intCounter = intCounter + 1
      IterateSub fsub.Folders, intCounter, strParent
      If strParent <> "" Then
        intLoc = InStrRev(strParent, "\")
        strParent = Left(strParent, intLoc - 1)
      End If
    End If
    Set fsub = fgrp.GetNext
    If intCounter <> 0 Then
      intCounter = intCounter - 1
    End If
    If strParent <> "" Then
      intLoc = InStrRev(strParent, "\")
      strParent = Left(strParent, intLoc - 1)
    End If
End Sub

'Reset location on change of folder
Sub UnIterateSub(strFolderValue As String)
  Dim x
  Dim arrFolders As Variant
  arrFolders = Split(strFolderValue, "\")

  For x = 1 To UBound(arrFolders)
    If x = 1 Then
      Set objSelFolder = root.Folders(arrFolders(x))
      Set objSelFolder = objSelFolder.Folders(arrFolders(x))
    End If
  Debug.Print "Output from: ", objSelFolder.Name
End Sub

' Module will open a File Dialog and allow users to select
' folder to save to
' Source: MS website
Function GetFolder()
'Declare a variable as a FileDialog object.
    Dim fd As FileDialog

    'Create a FileDialog object as a File Picker dialog box.
    Set fd = Access.Application.FileDialog(msoFileDialogFolderPicker)

    'Declare a variable to contain the path
    'of each selected item. Even though the path is a String,
    'the variable must be a Variant because For Each...Next
    'routines only work with Variants and Objects.
    Dim vrtSelectedItem As Variant

    'Use a With...End With block to reference the FileDialog object.
    With fd

        'Allow the selection of multiple files.
        .AllowMultiSelect = False

        'Use the Show method to display the file picker dialog and return the user's action.
        'If the user presses the action button...
        If .Show = -1 Then

            'Step through each string in the FileDialogSelectedItems collection.
            For Each vrtSelectedItem In .SelectedItems

                'vrtSelectedItem is a String that contains the path of each selected item.
                'You can use any file I/O functions that you want to work with this path.
                'This example simply displays the path in a message box.
                'MsgBox "Selected item's path: " & vrtSelectedItem
                GetFolder = vrtSelectedItem
        'If the user presses Cancel...
        End If
    End With

    'Set the object variable to Nothing.
    Set fd = Nothing

End Function

' Module will save or delete attachments depending on selection
' Inputs: Folder (folder object), Save (boolean: true = save)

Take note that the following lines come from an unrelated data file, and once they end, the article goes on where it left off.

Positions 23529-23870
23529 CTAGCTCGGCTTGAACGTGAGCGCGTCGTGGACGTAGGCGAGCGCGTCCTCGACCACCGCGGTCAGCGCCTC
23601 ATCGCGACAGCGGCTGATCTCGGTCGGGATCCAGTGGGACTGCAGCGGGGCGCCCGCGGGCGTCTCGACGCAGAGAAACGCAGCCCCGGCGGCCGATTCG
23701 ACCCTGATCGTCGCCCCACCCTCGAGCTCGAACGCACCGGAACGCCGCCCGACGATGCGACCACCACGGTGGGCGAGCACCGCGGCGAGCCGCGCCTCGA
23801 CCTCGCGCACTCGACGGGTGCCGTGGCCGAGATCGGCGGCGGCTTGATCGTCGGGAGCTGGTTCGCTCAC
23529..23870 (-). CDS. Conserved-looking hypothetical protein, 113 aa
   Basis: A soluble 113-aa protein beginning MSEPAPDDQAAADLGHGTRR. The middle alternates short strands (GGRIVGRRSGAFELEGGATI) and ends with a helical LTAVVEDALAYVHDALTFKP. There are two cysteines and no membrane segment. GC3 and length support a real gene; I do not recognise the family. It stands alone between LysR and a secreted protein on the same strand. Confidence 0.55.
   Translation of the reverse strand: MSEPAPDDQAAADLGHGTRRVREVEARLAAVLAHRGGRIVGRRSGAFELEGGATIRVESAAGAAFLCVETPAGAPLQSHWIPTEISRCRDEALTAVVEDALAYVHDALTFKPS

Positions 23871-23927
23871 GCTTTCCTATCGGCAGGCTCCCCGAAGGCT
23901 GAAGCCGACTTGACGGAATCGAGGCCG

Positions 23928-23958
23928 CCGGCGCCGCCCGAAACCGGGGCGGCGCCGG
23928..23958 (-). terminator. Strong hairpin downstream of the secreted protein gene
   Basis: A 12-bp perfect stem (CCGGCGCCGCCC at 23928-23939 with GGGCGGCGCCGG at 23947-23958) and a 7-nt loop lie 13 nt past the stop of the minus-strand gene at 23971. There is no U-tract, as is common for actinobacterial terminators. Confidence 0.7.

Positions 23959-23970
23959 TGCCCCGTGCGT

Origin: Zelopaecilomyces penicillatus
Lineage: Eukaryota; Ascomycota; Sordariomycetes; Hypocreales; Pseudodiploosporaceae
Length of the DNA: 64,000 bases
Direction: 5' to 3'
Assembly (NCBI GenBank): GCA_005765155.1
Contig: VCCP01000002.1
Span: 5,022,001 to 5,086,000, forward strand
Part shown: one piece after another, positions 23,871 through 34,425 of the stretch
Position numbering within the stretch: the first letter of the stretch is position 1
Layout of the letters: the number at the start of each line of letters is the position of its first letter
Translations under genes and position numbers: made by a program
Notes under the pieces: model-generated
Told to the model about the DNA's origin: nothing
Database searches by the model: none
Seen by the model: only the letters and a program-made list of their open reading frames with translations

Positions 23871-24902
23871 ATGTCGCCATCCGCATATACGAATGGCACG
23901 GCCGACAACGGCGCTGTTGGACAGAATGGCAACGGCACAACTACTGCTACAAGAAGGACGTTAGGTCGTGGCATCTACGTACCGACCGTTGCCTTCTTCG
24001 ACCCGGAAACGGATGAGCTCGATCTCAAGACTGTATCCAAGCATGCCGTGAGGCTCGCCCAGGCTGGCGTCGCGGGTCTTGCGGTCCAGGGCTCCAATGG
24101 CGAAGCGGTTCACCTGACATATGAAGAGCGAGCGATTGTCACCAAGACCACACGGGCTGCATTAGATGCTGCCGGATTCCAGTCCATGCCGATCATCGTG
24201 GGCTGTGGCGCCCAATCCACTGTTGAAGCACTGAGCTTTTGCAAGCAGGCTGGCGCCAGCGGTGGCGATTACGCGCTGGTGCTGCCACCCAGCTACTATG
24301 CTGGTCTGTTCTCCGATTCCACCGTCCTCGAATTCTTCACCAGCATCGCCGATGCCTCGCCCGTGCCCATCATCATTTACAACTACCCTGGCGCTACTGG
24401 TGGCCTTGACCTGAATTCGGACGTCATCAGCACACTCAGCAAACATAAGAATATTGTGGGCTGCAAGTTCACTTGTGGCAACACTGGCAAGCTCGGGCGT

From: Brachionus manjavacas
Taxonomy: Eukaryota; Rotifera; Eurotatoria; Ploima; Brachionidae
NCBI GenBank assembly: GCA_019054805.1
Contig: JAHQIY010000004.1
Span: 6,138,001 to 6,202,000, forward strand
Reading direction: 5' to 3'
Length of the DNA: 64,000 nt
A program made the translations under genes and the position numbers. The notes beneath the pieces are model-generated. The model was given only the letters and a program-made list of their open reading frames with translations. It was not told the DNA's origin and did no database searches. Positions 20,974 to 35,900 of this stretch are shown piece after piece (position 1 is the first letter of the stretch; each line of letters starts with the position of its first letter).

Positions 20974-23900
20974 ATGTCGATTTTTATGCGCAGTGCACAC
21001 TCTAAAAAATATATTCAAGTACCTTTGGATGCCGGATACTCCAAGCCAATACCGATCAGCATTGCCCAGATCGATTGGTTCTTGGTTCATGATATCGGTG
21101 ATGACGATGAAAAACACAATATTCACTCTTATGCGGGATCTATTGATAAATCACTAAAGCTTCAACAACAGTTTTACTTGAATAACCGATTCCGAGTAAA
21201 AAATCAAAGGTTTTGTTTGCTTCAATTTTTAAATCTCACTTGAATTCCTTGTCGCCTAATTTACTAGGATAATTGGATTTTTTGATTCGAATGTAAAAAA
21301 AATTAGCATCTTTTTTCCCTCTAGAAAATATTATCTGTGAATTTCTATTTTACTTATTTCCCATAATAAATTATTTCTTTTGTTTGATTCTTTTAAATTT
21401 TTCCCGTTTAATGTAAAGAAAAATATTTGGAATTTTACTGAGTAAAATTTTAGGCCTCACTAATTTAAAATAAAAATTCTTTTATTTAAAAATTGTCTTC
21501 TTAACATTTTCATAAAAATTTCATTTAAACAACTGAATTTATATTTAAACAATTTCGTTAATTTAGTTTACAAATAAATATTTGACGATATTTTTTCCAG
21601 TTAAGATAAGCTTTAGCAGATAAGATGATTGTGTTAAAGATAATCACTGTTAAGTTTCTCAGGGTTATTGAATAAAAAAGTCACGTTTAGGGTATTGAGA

Sub Attachments(objFolder As Outlook.MAPIFolder, boolSave As Boolean)
On Error Resume Next

  If boolSave And strFolder = "" Then
    MsgBox "If you want to save your attachments, you will need to select a directory to save to", vbOKOnly, "No Directory Selected"
    Exit Sub
  End If

  'Declare Variables
    Dim colItems
    Dim objMessage As MailItem
    Dim intCount As Integer
    Dim i
    Dim strExtension As String
    Const olFolderInbox = 6

    'Set objects
    Set colItems = objFolder.Items

    'Begin loop through all messages in folder (Inbox)
    For Each objMessage In colItems
      intCount = objMessage.Attachments.Count
      'Check for attachments
      If intCount > 0 Then
      'Debug.Print objMessage.SenderName, objMessage.Subject
        'Begin loop to save attachments individually
        If boolSave Then
          For i = 1 To intCount
            strExtension = Right(objMessage.Attachments.Item(i).FileName, 3)
            If strExtension <> "bmp" And strExtension <> "gif" And strExtension <> "jpg" And strExtension <> "tif" Then
              Debug.Print strFolder & "\" & objMessage.SenderName & "_" & objMessage.Attachments.Item(i).FileName
              objMessage.Attachments.Item(i).SaveAsFile strFolder & "\" & objMessage.SenderName & "_" & _
            End If
        End If
        'Remove attachments from message
        'Comment this line out if you're paranoid
        For i = 1 To intCount
          objMessage.Attachments.Remove i
      'Save message (not completely necessary)
    End If
  MsgBox "Process Completed"
End Sub

A couple of notes:

  • Add a reference to Access in the library because that’s what I use for the folder select.
  • It does not save common image formats (bmp, gif, jpg) because lots of people use them in signatures.
  • You will have to change your Macro permissions if you choose to not personally sign the macro, probably to Medium. Do not turn them off or change to Low. That’s just stupid.

The form is linked here as a “.doc”. You’ll need to rename it to a “.frx” to use it. Save the above code as “frmAttachment.frm”, import the .frx to Outlook and you should be ready to rock.

Run at your discretion and Voila! More space.